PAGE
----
This story originally appeared in the September 2018 issue of SwimSwam Magazine. You can still subscribe to get the 2018 issue here.
by Anne Raugh Keene
When Pearl Harbor was bombed in 1941, most Americans did not know how to swim. That fateful December morning, the future of swimming changed when the war moved from the sea to the skies.
Facing a severe pilot shortage, every aerial branch of the U.S. military ramped up its recruiting and training to get aviators in the sky. One of the most rugged and glamorous training routes was the V-5 Naval Aviation Cadet Training Program, an elite program that cranked out Top Gun Navy flyers by the thousands.
Swimming was a life-and-death skill for pilots flying combat missions over the ocean, but according to a U.S. Navy outdoor-survival instructor, more than half of the incoming Pre-Flight cadets could not swim when they shipped into training. In fact, the Navy discovered that 75 percent of its pilots shot or forced down came down alive, yet barely 5 percent of those men survived because they could not swim or find food and water on islands and unfamiliar terrain.
Tens of thousands of young men, ages 18 to 26, applied for this intrepid naval aviation program, including Olympic swimmers, major league baseball players, professional football players, and athletes whose images endorsed Wheaties’ “Breakfast of Champions” campaigns. Modeled after Annapolis’s training methods, V-5 Pre-Flight schools also attracted America’s most talented swimming coaches who volunteered their talents at five campuses opened in different regions of the country.
For 90 days, cadets tackled navigational academics, gunnery, and the most difficult physical training on earth before they got behind the controls of the military’s most powerful warplanes. According to Ivan Fleser, 98, a former cadet from Marshall, Michigan, “swimming was the most difficult course at Pre-Flight,” which weeded out about a quarter of its cadets. Several trainees died and drowned in this ground-training program — but in a wartime setting, the harsh discipline and risks made sense.
During the war, Lt. Peter Fick — who broke Johnny Weissmuller’s freestyle records — coached American pilots after he missed out on wartime Olympics. Another Pre-Flight coach was Lt. “King” Johnny Miller, a Princeton University swimmer who turned Mercersburg Academy into a swimming dynasty. Before the war, Miller was profiled in Life magazine as the first coach to incorporate cross-training methods with weights and other dryland exercises used by pilots and swimmers to this day.
The Navy Pre-Flight swimming course required cadets to swim one mile and dive 50 feet underwater to escape bullets and suction from sinking aircraft. “Sink easy” cadets who could not stay afloat found themselves diving from platforms into pools lit by burning oil in a matter of weeks. Cadets also endured the Dilbert Dunker, a mock cockpit famously featured in “An Officer and a Gentleman,” that teaches pilots to escape from a submerged plane.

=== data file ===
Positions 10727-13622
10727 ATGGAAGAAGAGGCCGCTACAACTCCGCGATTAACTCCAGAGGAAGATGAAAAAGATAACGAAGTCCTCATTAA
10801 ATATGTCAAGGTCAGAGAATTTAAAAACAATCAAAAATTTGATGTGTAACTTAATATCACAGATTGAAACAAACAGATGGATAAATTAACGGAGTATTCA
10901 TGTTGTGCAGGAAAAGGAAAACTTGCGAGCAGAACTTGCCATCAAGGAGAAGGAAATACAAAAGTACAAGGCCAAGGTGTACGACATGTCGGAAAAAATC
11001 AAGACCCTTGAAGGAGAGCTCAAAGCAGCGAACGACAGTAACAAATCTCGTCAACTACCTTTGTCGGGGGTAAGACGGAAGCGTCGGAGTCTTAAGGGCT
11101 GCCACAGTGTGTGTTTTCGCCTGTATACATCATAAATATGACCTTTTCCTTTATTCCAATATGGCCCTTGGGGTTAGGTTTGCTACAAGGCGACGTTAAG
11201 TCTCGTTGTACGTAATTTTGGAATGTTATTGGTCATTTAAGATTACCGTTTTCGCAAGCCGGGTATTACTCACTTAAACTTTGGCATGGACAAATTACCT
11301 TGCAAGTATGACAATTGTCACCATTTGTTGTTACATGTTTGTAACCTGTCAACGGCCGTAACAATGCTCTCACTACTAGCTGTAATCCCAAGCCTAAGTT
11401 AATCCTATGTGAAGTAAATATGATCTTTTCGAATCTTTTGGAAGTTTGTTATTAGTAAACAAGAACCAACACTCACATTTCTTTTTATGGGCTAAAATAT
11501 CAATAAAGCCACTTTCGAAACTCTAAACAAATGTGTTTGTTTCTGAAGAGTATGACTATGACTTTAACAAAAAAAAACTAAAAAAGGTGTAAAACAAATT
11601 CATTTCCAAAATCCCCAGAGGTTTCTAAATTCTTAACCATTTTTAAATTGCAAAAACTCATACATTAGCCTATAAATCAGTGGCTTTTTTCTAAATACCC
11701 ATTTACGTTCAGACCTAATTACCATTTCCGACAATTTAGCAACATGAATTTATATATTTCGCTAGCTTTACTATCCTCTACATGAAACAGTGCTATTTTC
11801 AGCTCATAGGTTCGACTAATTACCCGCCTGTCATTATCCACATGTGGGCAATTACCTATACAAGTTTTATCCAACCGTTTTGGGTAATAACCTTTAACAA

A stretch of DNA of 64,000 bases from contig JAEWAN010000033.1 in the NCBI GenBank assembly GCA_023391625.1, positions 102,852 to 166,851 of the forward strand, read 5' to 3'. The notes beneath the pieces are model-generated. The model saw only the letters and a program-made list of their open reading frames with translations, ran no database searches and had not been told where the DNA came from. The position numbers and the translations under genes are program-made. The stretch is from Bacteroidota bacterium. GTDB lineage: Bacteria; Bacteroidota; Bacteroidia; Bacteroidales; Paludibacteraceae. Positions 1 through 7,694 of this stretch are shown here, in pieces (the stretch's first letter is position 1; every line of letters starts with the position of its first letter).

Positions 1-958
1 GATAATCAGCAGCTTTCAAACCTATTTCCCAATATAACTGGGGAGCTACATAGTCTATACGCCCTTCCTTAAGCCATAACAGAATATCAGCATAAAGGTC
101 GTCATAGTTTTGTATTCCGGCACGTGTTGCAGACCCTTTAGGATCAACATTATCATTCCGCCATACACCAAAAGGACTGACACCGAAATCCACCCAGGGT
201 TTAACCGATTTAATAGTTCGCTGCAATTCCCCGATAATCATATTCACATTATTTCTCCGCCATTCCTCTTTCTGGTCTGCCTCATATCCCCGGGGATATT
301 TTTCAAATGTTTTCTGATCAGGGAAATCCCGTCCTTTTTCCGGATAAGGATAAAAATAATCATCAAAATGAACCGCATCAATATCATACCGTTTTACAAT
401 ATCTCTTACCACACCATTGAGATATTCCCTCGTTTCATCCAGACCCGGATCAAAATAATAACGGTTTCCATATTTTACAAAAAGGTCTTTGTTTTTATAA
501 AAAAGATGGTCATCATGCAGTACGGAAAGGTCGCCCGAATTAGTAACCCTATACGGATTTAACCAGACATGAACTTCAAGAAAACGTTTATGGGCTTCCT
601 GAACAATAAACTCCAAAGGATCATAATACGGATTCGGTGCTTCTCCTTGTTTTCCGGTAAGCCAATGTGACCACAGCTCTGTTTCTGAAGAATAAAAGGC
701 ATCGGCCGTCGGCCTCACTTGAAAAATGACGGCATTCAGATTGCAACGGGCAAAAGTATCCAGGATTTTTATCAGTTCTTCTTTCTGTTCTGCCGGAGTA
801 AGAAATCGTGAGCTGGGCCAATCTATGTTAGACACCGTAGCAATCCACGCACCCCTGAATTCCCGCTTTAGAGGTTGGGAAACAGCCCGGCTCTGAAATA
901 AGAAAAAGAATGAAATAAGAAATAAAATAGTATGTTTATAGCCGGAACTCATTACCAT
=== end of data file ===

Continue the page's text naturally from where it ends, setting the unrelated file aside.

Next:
“I would not go through Pre-Flight again for a million dollars, but I would not trade the experience for ten million.”
— Ed McMahon, the “Tonight Show” entertainer who trained at Pre-Flight in 1943 and became a decorated Marine Corps fighter pilot in WWII and Korea.
Because 80 percent of these seaborne pilots could expect to land on water in battle, training focused on endurance and the ability to stay afloat for hours in rough waters until pilots were rescued. To boost morale, Pre-Flight swimming and water polo teams faced powerhouse swimming colleges like Stanford and other military bases like Camp Lejeune. Records posted in 1944 at the St. Mary’s College Pre-Flight School in Moraga, California, were 24.3 and 55.2 for the 50- and 100-yard free, 23 minutes for the mile, 13.6 for the 25-yard underwater swim, and 20.8 for the 25-yard carry swim, where cadets carried men in rescue drills.
Roughly 80,000 cadets and more than 1,000 coaches cycled through these schools during the war. This storied Pre-Flight training culture included “The Greatest Hitter Who Ever Lived, the Red Sox slugger Ted Williams; the astronauts Scott Carpenter and Sen. John Glenn, Williams’s wingman during the Korean War; Presidents George H.W. Bush (one of the youngest cadets to enter the program) and Lt. Gerald R. Ford, who coached Pre-Flight swimming; Paul “Bear” Bryant and Notre Dame’s Jim Crowley, one of the “Four Horsemen,” who coached football; and John Wooden, UCLA’s “Wizard of Westwood,” who coached basketball.
In the words of one athletic instructor, the Navy turned out trainees as “trim as rocks … alert, eager, aggressive … physical and mental TIGERS.” At the St. Mary’s V-5 Pre-Flight School, cadets completed enough training to travel 200,000 miles, or about eight around the world at the equator. More than 75 years later, the results of this pilot training experiment left an indelible watermark on the sport of swimming and national water safety, as Red Cross life-saving courses made their way into schools and community pools after the war.
Anne Raugh Keene is the author of “The Cloudbuster Nine: The Untold Story of Ted Williams and the Baseball Team That Helped Win World War II,” chosen by Newsday magazine as one of the 12 baseball titles to read for the 2018 season. Keene is the granddaughter of the Eastern Seaboard Navy Pre-Flight base commander and daughter of the batboy for the Cloudbuster baseball team, manned by players who wore jerseys for nearly every major league team from the Boston Red Sox to the New York Yankees. Keene is a Master’s swimmer at Longhorn Aquatics in Austin, Texas. She is pictured in the cockpit of a restored 1946 Piper Cub. To order the book and view more WWII images, see AnneRKeene.com.